The Australian Association of Convenience Stores (AACS) is disappointed in the Federal Government’s lack of response in helping the convenience store industry fight against illicit tobacco.

Recommendations put forward in a report by the Joint Parliamentary Committee on Law Enforcement (PJCLE) have fallen on deaf ears.

Theo Foukkare, AACS CEO, said many of the recommendations put forward by the PJCLE were seen as highly workable solutions stem the flow of illegal tobacco however the Government has largely ignored them.

“Illicit tobacco not only costs the Federal Government billions of dollars in tax revenue each year, it hurts small retailers who are doing the right thing and playing by the rules. AACS members have had enough when it comes to stopping illegal tobacco and feel abandoned by the Morrison Government’s inaction.”

KPMG has reported that in recent years illicit tobacco makes up 20 per cent of the total tobacco market.

The report by the PJCLE offered solutions including ensuring proper coordination with state law enforcement officials, that states and territories have the requisite laws that align themselves with Commonwealth tobacco packaging laws, and mandating the states to have a strategy for the introduction of infringement notices for point-of-sale enforcement.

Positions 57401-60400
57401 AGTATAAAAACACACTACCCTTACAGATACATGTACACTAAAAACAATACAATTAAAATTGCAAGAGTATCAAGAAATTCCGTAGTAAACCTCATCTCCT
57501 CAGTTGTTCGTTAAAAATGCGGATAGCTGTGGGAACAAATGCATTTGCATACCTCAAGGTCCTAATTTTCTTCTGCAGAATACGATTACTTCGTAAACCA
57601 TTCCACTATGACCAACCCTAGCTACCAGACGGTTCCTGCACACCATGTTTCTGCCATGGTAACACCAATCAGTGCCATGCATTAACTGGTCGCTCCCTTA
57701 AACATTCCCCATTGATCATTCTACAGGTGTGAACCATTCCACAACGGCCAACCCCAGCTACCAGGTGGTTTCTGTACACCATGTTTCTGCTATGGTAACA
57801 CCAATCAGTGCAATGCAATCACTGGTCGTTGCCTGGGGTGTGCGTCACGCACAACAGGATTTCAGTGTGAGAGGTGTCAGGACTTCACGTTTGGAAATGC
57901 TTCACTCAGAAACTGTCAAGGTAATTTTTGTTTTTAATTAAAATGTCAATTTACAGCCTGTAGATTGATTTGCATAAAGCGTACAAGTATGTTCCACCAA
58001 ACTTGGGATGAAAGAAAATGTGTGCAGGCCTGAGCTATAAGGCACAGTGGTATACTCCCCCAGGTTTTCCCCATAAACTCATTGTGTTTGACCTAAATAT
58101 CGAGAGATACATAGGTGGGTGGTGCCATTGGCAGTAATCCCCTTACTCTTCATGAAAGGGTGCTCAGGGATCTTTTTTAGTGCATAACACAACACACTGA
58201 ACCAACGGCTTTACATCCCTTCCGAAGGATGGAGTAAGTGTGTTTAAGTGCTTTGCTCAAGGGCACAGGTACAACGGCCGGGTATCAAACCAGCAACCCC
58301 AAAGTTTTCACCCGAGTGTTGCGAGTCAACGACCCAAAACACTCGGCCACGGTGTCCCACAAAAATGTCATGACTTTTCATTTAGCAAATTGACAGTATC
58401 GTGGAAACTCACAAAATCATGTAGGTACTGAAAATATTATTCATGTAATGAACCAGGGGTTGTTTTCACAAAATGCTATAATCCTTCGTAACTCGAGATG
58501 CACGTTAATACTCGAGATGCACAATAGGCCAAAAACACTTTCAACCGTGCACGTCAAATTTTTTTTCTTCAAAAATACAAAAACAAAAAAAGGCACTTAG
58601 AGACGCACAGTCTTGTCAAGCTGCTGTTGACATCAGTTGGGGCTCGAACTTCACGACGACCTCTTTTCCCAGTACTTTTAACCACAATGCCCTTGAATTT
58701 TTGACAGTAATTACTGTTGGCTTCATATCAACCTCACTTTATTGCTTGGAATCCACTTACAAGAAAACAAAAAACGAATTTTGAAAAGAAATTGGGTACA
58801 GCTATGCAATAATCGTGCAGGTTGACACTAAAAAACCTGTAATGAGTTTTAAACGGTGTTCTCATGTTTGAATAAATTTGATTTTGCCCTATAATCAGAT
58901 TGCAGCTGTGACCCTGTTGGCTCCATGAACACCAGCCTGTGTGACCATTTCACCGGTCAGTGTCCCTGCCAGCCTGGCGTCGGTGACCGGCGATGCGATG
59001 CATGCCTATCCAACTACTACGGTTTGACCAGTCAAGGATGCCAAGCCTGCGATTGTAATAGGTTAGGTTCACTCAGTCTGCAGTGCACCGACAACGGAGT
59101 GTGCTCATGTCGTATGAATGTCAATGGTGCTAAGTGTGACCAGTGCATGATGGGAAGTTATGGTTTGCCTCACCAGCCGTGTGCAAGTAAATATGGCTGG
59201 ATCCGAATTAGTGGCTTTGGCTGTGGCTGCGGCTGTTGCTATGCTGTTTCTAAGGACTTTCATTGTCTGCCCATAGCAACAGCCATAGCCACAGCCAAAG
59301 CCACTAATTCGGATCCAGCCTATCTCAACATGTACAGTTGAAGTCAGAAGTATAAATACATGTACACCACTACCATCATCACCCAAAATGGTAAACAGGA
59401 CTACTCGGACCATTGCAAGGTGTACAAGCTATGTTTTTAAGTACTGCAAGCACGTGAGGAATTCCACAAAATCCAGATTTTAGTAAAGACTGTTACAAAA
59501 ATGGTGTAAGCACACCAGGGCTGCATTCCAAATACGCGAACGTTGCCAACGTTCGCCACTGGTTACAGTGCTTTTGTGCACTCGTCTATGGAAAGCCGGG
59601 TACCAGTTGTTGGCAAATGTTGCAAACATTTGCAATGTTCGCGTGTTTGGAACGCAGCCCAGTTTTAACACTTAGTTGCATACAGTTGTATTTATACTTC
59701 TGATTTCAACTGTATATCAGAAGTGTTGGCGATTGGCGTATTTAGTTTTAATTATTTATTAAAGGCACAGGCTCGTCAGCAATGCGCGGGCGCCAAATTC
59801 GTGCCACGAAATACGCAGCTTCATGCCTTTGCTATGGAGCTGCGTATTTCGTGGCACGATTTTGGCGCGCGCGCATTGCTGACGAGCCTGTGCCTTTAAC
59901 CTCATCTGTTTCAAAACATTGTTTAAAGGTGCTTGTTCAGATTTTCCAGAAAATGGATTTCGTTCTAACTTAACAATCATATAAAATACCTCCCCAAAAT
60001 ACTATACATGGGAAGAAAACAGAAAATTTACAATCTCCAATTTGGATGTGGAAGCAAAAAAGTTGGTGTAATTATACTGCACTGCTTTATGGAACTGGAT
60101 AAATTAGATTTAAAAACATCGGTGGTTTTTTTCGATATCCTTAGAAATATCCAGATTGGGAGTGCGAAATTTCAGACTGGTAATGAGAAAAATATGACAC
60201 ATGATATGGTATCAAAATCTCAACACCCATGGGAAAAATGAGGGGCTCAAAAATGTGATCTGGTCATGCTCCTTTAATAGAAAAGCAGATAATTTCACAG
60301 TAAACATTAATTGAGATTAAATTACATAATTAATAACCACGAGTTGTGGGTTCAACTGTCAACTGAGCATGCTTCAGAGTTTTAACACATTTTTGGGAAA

“The Federal Government has failed to recognise these solutions, particularly the key recommendations that a National Strategy on Illicit Tobacco, with full State and Territory coordination is pivotal to reversing the spiraling illicit trend.”

Foukkare said AACS is calling on the Prime Minister to recognise the Commonwealth’s responsibility with this problem is more complex than just the good work being done by Border Forces.

“Illicit tobacco threatens the economic recovery of the retail sector from COVID with small businesses across the country struggling to keep their doors open.”

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